If you know you need more space, but you’re not financially ready to move to a bigger house just yet (or you love your current house too much to leave it), it’s worth considering extending your home for the remarkable makeover it can bring.
In this guide we’ll show you five different home extension ideas that you could consider to create space and make a few more years in your current home something you will cherish. Let’s explore our top five home extension ideas.
Home extension ideas
1. Reconfigure your existing space
The smartest and most luxurious-feeling home extensions often include the existing space being reconfigured to make the most of the increased square footage, views, extra natural light and/or privacy that the extension affords.
The reconfiguration is usually made possible by knocking down an internal wall or two, or by moving windows or doorways. Aside from considering immovable structural joists, beams and the like, and depending on your budget, you can get really creative about what goes where.
For example, how do you get to the main ‘hub’ of your house (usually the kitchen) from the hallway? Is there an alternative configuration that will feel more intuitive?
Even if your extension just adds a few square feet to your kitchen, you could reconfigure the whole space to add a kitchen island, a utility room or a cosy nook.
How close is your dining room to the kitchen? In fact, do the dining room and kitchen need to be separate anymore? One of the most popular home renovation projects is to knock through to create an open plan kitchen diner/ living space, which can significantly increase the value of your home.
Think about how your extension will affect the amount of light coming into your original rooms. Extensions with lots of glazing do well here.
2. Consider a Two-Storey Extension
Building a two-storey extension makes a lot of sense if you want to get maximum value for money out of your extension. This is because the most expensive tasks of building an extension are to add extra foundations and extra roofing, according to the average cost per square metre. Everything in between the foundations and the roof is cheaper!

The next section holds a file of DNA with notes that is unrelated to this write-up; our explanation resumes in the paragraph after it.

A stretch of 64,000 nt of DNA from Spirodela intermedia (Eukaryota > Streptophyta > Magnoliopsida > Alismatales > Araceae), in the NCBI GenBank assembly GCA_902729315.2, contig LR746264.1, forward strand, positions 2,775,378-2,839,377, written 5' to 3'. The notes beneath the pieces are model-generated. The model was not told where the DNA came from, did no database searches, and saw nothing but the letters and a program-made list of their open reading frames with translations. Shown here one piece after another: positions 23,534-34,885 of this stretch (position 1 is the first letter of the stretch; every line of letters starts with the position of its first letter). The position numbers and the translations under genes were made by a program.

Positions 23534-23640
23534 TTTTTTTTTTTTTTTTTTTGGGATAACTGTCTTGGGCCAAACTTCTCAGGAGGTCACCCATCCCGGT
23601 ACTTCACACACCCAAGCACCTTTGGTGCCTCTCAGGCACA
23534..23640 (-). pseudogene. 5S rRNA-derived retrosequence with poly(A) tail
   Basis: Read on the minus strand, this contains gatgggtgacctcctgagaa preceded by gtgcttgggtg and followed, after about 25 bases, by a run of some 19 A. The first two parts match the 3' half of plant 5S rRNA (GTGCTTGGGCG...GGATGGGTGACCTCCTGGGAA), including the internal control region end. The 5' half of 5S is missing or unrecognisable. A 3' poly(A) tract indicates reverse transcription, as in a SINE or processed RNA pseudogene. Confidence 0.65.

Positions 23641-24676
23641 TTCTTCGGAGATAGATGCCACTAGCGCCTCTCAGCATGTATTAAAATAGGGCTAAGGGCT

If you already have a single-storey structure that is ripe for extending on top of, such as a garage, you could consider this too, as long as the garage’s structure and foundations will support another storey.
3. Garage conversion
A conversion typically takes less time and money to complete than a similar sized extension. And, a well-planned garage conversion is one of the more affordable ways to add that much-needed extra space. You’ve already got the foundations, walls and roof, the wiring is often adequate and if the garage is attached to your house, you already have a door into the rest of the house. Three down, several more to go… but it’s much less expensive than starting from scratch.
You may need planning permission for your garage conversion, which we’ll talk about in greater detail below.
So what kind of room can your garage become?
Because it’s at the front of your home, a lot of home renovators turn the garage into a large family room or even an expanded kitchen/diner.
What do I do about the garage door?
Good question! Once that large up-and-over canopy door is removed, you’ve got to fill in the space with something that doesn’t look out of place with the rest of your house. Instead of covering up the fact that it used to be a huge door (by laying a big section of brick wall, for example), many successful garage conversions make a feature of that large entryway with a large picture window, bay window – or boldly making it the new entryway into their home.
Converting the garage floor
You may need to get your old garage floor levelled. Most garage floors are uninsulated (and sometimes sloping) concrete slabs, which could be several inches below the floor level inside your home.
Insulating your garage conversion
Your garage is cold! It’s often built with a single skin wall made of brick or block, so it stands to reason that you’ll need to insulate it during the conversion. Internal insulation saves more space than external insulation and it’s easier to do with insulated plasterboard, damp-proof course for the walls and a fibre-glass quilt for the ceiling.
Central heating in your converted garage